Western Australia natives have not been behindhand in this sphere of labour, and prominent among those who have been most successful is William Dalgety Moore, ex-M.L.C., who has had a varied experience which may be placed on the credit side of the colony's ledger. Mr. Moore was born at Oakover, on the Swan River, in 1835, his father, the late Samuel Moore, being one of the pioneers of the colony. At the age of fifteen years, Mr. Moore started his career in the office of Mr. J. S. Roe, Surveyor-General, where he remained four years. The adventurous spirit that caused the sire to leave home for the wilds of Australia proved to be inherited by the son, for at the age of nineteen years he relinquished his appointment in the Government service, and accepted a position on the station of Hamersley and Co., in the Irwin River district. The station, which was stocked with some 2,000 cattle and between seven and eight thousand sheep, was far away from any settlement, the only visitors being the wandering tribes of blacks. The painful experiences which so many pioneers have had with the natives were not shared by Mr. Moore, who by treating them kindly and firmly entirely gained their friendship. That his confidence in the blacks was not misplaced is shown by the fact that during the time he was on the station he frequently went on long exploring trips, and opened up a lot of new country, without being molested. His success among stock soon brought him reward, for, although very young, he was entrusted with the management of the property. While occupying this position he was asked to join an exploring party organised to open up country in the north-west. With this party, which consisted of Mr. F. T. Gregory, as leader, and Messrs. Roe, C. Nairne, and a Government chainer and a native, Mr. Moore did some splendid pioneer work. The party were absent for some five months, and in the following year Mr. Moore, accompanied by only two others, penetrated into the dreary wastes leading to the Murchison district. Stock from the Hamersley Station had to be driven some 200 miles to the market at Perth, and the prices realised for cattle, ranging from £7 to £8, are in marked contrast to those obtaining at the present day. In 1862, Mr. Moore decided to settle in Fremantle, and resigning the position of manager of one of the largest cattle and sheep stations in the colony, started business as a merchant in Fremantle. The keen business instincts which enabled him to conduct the affairs of his employers while managing so satisfactorily their property in the country, were of even greater value in the more varied business in which he embarked, and it goes without saying that he prospered. The business at the present time is among the most extensive of its kind in Fremantle, and is carried on in commodious premises situate in Henry Street. The management of the business was conducted by Mr. Moore up to three years ago, when he retired. A capacity for hard work enabled Mr. Moore to spare time to undertake responsible duties in connection with several important institutions. He was one of the most prominent members of the Chamber of Commerce, occupying the position of president for ten years, and he only retired from the chair eighteen months ago. He has been a director of the Western Australian Bank for seventeen years, is chairman of the local board of directors of the Australian Mutual Provident Society, and on the board of advice of Dalgety and Co. Mr. Moore has large pastoral properties and farms on the Swan River, one being the beautiful estate known as "Millendon," and the other, "Oakover," where he was born. He was also the owner of "Cheriton," a splendid station property situate at Gin Gin, which he recently sold to Messrs. J. Edgar and Co. Mr. Moore, in 1870, was a member of the first elective legislature, representing Fremantle. After remaining in Parliament for three years, however, his multitudinous duties in the commercial world took up so much of his attention that he could not spare any time for politics, and he retired. In 1890, he was appointed a nominee member of the Legislative Council under Responsible Government and occupied a seat in the Upper House.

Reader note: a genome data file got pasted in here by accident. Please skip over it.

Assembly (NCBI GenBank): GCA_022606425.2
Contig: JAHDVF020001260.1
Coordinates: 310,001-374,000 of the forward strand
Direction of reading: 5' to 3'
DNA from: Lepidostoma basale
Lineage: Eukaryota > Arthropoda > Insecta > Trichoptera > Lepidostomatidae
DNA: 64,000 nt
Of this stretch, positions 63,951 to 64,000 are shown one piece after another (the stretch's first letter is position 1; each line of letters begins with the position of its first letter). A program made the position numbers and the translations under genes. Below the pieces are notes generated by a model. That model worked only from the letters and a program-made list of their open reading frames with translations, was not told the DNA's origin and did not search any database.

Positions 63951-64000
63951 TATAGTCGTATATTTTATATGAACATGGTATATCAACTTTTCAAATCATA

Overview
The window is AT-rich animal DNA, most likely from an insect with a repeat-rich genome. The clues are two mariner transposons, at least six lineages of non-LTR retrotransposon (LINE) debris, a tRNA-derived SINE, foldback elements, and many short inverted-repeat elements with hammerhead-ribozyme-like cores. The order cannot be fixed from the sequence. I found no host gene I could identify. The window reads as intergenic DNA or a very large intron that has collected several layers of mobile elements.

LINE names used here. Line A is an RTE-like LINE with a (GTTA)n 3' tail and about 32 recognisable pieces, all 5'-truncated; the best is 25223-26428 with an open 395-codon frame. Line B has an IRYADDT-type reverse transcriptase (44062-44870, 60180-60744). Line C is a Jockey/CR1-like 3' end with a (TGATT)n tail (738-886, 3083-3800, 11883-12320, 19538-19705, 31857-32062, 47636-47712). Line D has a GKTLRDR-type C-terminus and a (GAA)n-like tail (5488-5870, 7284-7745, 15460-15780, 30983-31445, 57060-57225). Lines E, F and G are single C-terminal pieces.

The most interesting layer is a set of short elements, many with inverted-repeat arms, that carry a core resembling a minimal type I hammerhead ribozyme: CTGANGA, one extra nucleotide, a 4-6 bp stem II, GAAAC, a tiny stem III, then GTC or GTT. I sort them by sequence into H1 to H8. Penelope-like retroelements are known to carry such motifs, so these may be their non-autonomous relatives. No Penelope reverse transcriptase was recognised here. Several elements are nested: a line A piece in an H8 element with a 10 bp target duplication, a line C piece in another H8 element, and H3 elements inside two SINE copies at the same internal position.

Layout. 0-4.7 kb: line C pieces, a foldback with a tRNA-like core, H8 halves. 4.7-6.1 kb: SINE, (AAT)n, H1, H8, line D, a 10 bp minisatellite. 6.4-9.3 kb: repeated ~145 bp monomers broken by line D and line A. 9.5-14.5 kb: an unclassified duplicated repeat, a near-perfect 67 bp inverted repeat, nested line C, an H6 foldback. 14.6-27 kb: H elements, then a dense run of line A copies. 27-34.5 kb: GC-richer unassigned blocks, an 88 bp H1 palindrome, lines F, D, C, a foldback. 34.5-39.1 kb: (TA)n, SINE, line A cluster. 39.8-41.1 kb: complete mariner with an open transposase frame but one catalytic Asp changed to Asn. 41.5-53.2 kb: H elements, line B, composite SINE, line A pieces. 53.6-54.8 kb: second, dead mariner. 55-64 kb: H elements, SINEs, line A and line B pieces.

His knowledge of the country and its requirements, combined with his commercial experience, made him an invaluable member of the newly-constituted Parliament, and laws relating to the commercial and pastoral interests owe much to his acumen. It was, therefore, with regret that his fellow councillors heard of his determination to retire from public life.

This descendant of the worthy family of Moore gives an object lesson in his biography worthy of emulation. Pluck, energy, and observation were the qualities which brought him to his successful position.